Ah, live performance – there’s nothing quite like it. From the warmth of the stage lamps to the constant threat that the show could go horribly wrong at any moment.
Murphy’s Law states that “things will go wrong in any given situation, if you give them a chance” and I have found theatre to be no exception. We do our best to avoid ruining the audiences’ experience, but when you’re performing the same complex series of tasks every night to an unforgiving schedule, sooner or later something is bound to cock up!
For example, I was once operating the lights for a professional but inexperienced company. There was a scene in act one in which a detective character was supposed to walk on stage after the cue line “they are coming!” We were into the second week of the show’s run, and so far things had been mostly okay; a skipped line here or there but nothing to seriously interrupt the flow of the piece. Today, the character on stage shouts “they are coming” and… Nada. Zilch. No detective appears. He tries again – “they are coming!” Still nothing. At this point I’m frantically flipping through my prompt script to see if they’re waiting for a lighting cue or something, but no, it’s got nothing to do with me. I can only watch and wait.
How long do you think is an awkward time for nothing to be happening on stage when it’s clear that there’s been a mistake? Five seconds? Ten?
The detective did not appear on stage for over three minutes.
During this time, the characters on stage were just stood there dumbfounded. The occasional “they are coming” soon gave way to stunned silence and an idle whistling. And then, when the detective finally charged on, one of the actors actually shouted “oh, fucking hell” in exasperation!
I asked around after the show to find out what had happened. It turns out the detective had just picked an extremely bad time to go to the toilet.
In another show, I was performing in an intimate studio presentation of Eugene Ionesco’s The Chairs. The audience members were seated in and around the space, with the actors performing up close in all parts of the room. One particularly agile movement and the back of my trousers ripped wide open, baring my thoroughly modern boxers and bum for all the world to see. There was simply no escaping what had happened with the audience up close and all around me – I had to just carry on with my lines, but I was fighting back tears of laughter while waddling about the room so that not too much of me was on show.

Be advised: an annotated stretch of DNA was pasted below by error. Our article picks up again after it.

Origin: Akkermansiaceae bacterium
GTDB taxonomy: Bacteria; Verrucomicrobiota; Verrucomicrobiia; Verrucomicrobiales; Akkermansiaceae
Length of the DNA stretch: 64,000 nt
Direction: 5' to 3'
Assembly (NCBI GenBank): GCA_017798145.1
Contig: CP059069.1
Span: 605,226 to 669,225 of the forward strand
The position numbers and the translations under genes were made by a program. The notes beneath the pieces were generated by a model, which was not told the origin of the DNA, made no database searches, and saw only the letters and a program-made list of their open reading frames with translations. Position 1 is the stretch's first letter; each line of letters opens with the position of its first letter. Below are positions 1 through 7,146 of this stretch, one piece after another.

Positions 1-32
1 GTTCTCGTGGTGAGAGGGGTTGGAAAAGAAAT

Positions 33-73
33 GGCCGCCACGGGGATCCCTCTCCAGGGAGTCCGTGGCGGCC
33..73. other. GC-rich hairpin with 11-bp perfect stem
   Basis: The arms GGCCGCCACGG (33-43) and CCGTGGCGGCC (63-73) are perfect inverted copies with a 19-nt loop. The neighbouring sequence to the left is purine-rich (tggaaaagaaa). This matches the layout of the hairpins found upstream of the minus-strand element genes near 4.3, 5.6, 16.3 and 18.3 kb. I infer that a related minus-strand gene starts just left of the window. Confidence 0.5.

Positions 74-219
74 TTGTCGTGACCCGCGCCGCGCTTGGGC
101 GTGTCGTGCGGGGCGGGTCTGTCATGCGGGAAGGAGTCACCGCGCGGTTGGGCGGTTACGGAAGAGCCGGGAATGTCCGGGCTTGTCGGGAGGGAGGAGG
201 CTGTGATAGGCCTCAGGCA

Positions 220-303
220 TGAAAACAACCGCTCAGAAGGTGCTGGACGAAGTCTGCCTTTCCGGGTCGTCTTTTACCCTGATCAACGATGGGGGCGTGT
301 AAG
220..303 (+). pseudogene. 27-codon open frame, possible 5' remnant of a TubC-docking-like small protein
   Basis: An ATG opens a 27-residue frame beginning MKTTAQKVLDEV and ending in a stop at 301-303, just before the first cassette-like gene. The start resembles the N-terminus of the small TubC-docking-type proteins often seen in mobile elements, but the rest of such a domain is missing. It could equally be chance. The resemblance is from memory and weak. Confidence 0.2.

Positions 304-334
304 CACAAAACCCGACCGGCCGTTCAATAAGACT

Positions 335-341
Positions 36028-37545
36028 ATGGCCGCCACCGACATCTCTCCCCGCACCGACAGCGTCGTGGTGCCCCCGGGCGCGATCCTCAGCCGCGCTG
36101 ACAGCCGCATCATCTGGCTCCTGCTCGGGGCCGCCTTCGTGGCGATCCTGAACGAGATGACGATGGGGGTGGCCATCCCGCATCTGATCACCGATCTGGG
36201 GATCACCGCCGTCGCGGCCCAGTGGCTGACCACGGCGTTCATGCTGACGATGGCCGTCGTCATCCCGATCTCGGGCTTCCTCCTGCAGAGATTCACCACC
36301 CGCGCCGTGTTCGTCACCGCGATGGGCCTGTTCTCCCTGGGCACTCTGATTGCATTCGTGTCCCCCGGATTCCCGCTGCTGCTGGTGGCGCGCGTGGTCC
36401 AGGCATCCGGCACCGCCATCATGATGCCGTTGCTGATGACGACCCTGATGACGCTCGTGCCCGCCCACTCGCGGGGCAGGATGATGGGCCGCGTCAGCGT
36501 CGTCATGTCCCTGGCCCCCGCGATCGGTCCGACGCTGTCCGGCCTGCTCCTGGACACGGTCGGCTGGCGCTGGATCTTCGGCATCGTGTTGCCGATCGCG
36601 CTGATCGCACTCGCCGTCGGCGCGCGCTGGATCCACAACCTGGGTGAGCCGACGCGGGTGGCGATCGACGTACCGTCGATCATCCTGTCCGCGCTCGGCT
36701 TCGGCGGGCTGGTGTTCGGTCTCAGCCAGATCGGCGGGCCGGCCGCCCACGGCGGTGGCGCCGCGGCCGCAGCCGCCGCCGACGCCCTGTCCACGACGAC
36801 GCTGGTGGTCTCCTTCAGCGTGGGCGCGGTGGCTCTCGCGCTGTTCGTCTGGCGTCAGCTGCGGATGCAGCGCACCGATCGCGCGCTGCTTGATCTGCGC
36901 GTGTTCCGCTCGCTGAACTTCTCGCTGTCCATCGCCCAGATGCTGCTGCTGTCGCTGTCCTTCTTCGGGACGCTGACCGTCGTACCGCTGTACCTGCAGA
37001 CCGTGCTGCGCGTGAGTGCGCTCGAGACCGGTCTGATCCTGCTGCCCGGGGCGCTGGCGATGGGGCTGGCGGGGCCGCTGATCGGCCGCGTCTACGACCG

Everyone with a history of performance has a few interesting anecdotes about performances gone wrong. With that in mind, I asked a couple of Broken Chair to share.
Lights up. It’s January, 2009. A group of year 10’s are performing an extract from A Midsummer Nights Dream. Lights up. Enter myself and three other names. We start the scene where Lysander and Demetrius have a sword fight because they love someone and someone else is in love with another person (forgive me on the lack of details, it was a while ago). All is going well, and then nothing… A pause that starts to get longer. Someone’s forgotten their line. Nothing. The crickets have been playing for so long that they’ve managed to have a siesta and then start again and still… Nothing. This silence continues; for a minute or a thirty minutes I will never know. And then, my saviour, somewhere in the crowd starts the best and worst thing to have ever happened to me on stage: the slow clap. This leads to the entire audience of students and bored parents to applaud, out of pity most likely. Exaunt all on stage, from a scene that will never be complete. I never managed to thank that lone clapper.
Katie M says…
So I went to a dance school and the age range was from babies to sixteen year olds, and every year we would have presentation days; a great day of celebration, awards and proud mums… for everyone apart from us. For the dancers it was a day of constant rehearsal so that we could all curtsy to Theres No Business like Show Business correctly. It was sweaty, the lights were intense and having to stand in first and smile for 2+ hours straight has… actually trained me well for my customer service job. Nonetheless me and my friend would always play a game of Wee, Faint or Throw Up. Not familiar with the rules? Its pretty simple, you had to predict if someone would either wee themselves on stage, faint due to the sweltering heat or throw up. One year we were all standing on stage and it was right at the end of presentation day, its picture time, so we are all staggered on chairs and tables so that we were in view and the photographer is getting some really good stuff. When suddenly, there it was, in the row before ours right in front of were me and my friend were standing a girl slowly starts falling backwards. So the logical thing for me and my friend to do at the time would be to put our arms out and catch her. But no no no we decided to split like the red sea and let her fall to the ground. it was like nothing I can describe, mums flooded the stage, I’m pretty sure an ambulance was called and all of us dancers were practically thrown off our tables to get to her. In the end she was fine and, silver lining, my friend won the game.
Got any funny anecdotes or theatre horror stories? Do share!